We are the Best at Live Theatre
We are the Best opens with Stacy Ghent’s hilariously realistic interpretation of a secondary school teacher hosting a talent show practice, and the way she addressed the crowd as “year 8” was just one of many instances I was transported back to the cusp of adolescence. We are introduced to the characters as the practice commences: Bruce Khan’s bumbling, mop-headed Youth Leader who looked straight out of the local youth club I ate ice pops at every Wednesday; Elena Porter’s Hedwig, the prim, proper but painfully shy Christian girl with immaculate vocals and our main characters, Bobo (Bethany Morris) and Klara (Bridget Marumo), two climate conscious, burgeoning punks, whose political theatre performance doesn’t go down too well.
Set in Stockholm 1982 (in some alternative universe where the Swedish are Geordies), We are the Best is the story of teenage outcasts who, after having a hard time at home and becoming disconcerted with the world around them, turn to the power of music, friendship and a new hairstyle for consolation. They even write their own song, entitled ‘Sports are Shit’ - something like what my younger, emo self would’ve penned whilst hiding in the loo during PE. There’s all the twists and turns that everyone will undoubtedly recognise from their 13th year; identities are forged and questioned, parenting is challenged - the scenes between Bobo and her mam, played by Anna Bolton, were brimming with raw and relatable emotions - boys get in the way and friendships are fractured.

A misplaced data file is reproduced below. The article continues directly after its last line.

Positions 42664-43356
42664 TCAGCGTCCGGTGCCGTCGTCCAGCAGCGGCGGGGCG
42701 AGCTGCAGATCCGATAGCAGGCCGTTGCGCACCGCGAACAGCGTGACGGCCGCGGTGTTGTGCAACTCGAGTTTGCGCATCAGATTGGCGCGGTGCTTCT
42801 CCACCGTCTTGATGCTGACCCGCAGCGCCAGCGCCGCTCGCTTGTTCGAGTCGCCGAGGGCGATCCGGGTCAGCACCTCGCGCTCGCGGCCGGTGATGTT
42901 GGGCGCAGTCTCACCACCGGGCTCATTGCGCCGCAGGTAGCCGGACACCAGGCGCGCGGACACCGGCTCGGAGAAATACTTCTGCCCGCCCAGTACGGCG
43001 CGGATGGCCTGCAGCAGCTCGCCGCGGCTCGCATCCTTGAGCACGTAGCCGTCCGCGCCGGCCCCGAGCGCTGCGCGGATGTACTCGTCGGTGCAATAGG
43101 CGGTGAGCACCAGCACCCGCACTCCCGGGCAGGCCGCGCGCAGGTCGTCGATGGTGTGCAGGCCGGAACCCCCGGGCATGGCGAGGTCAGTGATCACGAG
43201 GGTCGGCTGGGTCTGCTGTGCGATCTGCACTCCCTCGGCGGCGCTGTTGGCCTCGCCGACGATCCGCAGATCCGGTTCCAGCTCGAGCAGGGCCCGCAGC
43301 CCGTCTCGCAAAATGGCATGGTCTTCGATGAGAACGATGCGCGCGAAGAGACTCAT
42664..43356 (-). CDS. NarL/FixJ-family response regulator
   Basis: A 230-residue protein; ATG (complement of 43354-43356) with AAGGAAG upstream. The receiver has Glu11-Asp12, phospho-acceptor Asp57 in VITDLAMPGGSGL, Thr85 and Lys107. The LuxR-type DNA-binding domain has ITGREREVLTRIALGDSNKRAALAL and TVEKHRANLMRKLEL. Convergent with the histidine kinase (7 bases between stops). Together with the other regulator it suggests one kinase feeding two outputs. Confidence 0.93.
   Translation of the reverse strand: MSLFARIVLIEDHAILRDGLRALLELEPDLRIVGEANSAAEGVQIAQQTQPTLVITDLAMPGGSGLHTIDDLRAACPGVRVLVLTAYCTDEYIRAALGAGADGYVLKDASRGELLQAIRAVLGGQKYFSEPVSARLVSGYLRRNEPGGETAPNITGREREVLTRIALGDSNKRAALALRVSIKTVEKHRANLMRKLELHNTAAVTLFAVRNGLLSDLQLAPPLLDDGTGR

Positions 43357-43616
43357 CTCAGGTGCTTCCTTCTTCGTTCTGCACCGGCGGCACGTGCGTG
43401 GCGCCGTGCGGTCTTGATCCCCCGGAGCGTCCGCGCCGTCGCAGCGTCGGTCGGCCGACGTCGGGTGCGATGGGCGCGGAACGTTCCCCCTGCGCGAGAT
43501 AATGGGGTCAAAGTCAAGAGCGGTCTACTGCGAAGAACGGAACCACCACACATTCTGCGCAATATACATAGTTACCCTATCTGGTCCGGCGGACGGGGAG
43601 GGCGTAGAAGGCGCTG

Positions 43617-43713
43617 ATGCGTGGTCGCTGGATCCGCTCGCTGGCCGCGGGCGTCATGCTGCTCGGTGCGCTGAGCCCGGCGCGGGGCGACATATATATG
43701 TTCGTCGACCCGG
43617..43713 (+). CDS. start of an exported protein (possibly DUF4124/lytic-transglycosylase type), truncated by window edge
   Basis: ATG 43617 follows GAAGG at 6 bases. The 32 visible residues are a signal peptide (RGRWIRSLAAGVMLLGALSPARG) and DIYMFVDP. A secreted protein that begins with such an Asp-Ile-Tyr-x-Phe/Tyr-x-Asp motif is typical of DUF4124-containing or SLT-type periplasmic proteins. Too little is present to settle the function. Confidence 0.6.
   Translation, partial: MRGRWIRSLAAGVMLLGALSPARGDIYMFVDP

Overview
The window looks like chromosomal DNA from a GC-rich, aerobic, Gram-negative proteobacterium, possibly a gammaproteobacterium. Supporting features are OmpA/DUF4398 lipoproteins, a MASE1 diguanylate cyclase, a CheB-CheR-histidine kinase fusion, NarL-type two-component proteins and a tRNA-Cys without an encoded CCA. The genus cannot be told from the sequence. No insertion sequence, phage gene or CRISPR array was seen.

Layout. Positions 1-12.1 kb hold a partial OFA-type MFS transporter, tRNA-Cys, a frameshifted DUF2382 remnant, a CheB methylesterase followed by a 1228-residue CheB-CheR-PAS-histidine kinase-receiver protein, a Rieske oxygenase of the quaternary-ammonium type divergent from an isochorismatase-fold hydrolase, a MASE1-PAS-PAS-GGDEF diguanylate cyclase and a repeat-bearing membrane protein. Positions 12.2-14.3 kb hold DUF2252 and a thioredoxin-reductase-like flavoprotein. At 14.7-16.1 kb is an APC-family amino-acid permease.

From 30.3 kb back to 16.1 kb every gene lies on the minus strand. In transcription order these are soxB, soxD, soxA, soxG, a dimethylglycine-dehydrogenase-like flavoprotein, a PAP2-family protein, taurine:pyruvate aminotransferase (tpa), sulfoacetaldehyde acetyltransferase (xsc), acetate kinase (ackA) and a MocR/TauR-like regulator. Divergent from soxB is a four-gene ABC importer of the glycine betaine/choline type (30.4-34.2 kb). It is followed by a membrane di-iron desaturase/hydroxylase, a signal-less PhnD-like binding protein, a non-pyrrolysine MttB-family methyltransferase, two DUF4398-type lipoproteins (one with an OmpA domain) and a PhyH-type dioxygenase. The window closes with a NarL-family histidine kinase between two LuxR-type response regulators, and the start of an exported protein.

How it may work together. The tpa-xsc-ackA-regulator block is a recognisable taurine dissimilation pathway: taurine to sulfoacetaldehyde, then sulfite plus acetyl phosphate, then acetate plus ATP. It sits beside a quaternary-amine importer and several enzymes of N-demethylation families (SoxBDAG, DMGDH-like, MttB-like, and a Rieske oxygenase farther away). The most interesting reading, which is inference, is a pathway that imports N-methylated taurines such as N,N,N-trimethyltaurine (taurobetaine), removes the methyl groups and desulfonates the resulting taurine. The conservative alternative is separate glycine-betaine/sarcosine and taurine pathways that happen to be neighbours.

The centre of We are the Best, though, is euphoric rebellion; it's impossible not to leave the theatre smiling as the three teenagers find where they belong in each other. With all the harmful discourse currently surrounding the inclusion of LGBTQIA+ education in schools, it was so heartwarming to see a queer relationship between two young people blossom on the stage. Like its characters, We are the Best sticks two fingers up at a restrictive society. Rebecca Glendenning has done a fantastic job of polishing up Lukas Moodysson’s cult film of the same name with her unique, witty writing.